To be one with Christ, to be consumed by His brightness, to be so completely hidden in Him that all an outside observer can see is the luminous, glowing, perfect fire of Christ’s love – that would be worth dying for.

That is what I learned from the moth and candle.


I look at the calendar with a sense of dread. In just two weeks, Shama will be leaving. Her unexpected early departure being due to a serious illness of her father, I do not begrudge her in the least an early departure, but the thought of being the only medical person here in the mountains does add a great deal of responsibility.

Not only am I losing a valuable nurse, I am also losing the only person in the world who can relate step-by-step what it has been like to be transplanted into the middle of the jungle where no one understands you, where you take cold showers every day, eat weevils, and trust God implicitly for every next step. 
I’ve been so blessed to spend the last five months with Shama and I am going to miss her sorely during the remainder of my stay here (until mid-November)! Just a few things we’ve experienced together:
  • -          Arriving in the middle of the night in Puerto and experiencing our first drive in a trike at night
  • -          A wild and speedy ride from Puerto to Brooks Point (where I became thoroughly car-sick)
  • -          Our first hike into the mountains
  • -          Sitting awkwardly around a smoky fire near someone’s hut, trying desperately to learn the language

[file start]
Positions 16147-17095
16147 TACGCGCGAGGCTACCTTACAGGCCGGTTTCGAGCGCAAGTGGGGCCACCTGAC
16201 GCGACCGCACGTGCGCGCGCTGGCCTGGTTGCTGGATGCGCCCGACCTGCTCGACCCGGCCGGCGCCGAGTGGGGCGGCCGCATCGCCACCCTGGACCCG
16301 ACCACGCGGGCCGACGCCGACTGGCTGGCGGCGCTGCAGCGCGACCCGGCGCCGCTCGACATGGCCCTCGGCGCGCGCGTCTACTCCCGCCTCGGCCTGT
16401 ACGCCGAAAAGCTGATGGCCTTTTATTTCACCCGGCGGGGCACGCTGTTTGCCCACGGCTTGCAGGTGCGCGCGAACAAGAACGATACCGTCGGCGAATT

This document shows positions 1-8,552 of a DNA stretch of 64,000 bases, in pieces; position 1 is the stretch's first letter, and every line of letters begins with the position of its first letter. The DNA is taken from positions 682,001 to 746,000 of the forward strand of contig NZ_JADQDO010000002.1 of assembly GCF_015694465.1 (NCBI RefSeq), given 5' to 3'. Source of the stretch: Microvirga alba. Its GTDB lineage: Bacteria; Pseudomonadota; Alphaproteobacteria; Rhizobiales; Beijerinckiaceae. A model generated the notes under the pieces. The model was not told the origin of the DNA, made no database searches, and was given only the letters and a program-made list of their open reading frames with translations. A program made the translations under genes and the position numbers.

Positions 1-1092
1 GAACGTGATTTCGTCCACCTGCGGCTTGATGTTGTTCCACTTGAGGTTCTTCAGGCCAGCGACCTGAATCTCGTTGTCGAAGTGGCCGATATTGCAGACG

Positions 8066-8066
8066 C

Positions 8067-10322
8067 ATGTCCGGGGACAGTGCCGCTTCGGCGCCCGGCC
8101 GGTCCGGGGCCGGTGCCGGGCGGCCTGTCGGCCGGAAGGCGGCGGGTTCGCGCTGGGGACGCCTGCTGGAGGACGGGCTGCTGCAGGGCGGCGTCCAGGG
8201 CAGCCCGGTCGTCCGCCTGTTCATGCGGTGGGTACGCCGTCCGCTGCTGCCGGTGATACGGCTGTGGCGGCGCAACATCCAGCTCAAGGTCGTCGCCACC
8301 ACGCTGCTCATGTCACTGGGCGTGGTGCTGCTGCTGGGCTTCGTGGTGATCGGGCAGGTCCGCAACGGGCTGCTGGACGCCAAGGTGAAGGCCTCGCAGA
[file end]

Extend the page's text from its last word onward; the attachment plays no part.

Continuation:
• -          Our first hike up to Emrang
  • -          Our first day of teaching in Palawano (oh my, how scary!)
  • -          Frying geckos
  • -          Running the clinic, getting up with inpatients in the middle of the night, being woken up for emergencies
  • -          Making friends
  • -          Laughing and arguing about how to dig weeds
  • -          Sleeping on bamboo floors

These and many other things I’ll miss reminiscing about and experiencing with Shama. But as I’ve learned over the past five months, God doesn’t allow anything to happen that wasn’t for the best all along.

Although we don’t understand all the reasons now for the meanwhile she’ll go home and I’ll stay here; but when we look back at the end of our time here on earth, (perhaps just as we are lifting off with the cloud of angels) we’ll see why. And then we’ll sing with all the others, but maybe Shama and I will sing in Palawano, “My God, how great Thou Art!” (Ama’ Empu, mebasag Ke!) 

Sunday, June 26, 2011

Fried Geckos and other Delicacies

I happily watched as Shama opened the can of Multigrain Cutlets and heated the frying pan. Vegi-meat is a rare treat in the mountains and we were looking forward to eating them. Carefully she breaded the culets and then put them in the frying pan to cook. We watched intently.

The cats ran across the floor and we were momentarily distracted in watching them scuffle on the datag.  When Shama looked back in the pan she gave shriek. We all jumped to our feet and ran and looked in the pan where she was pointing. “There is a gecko in the cutlets! A gecko fell in!”

Frantically she grabbed the spatula and managed to flip the small lizard onto the floor. It was quite dead from the heat by the time she was able to remove it from amounts our cutlets and we poked it dubiously through cracks in the bamboo. After some consultation, we decided the cutlets were still edible after the foreign object had been ejected because they were still cooking on high heat.

And we thoroughly enjoyed those cutlets! 

Sunday, June 12, 2011

But If Not....

“But if not…”

I sat cross-legged on the bamboo floor and struggled to find the words that I wanted. By far the hardest thing for me to do in a new language is tell a Bible story and bring out a meaningful lesson: there are just so many words I don’t know.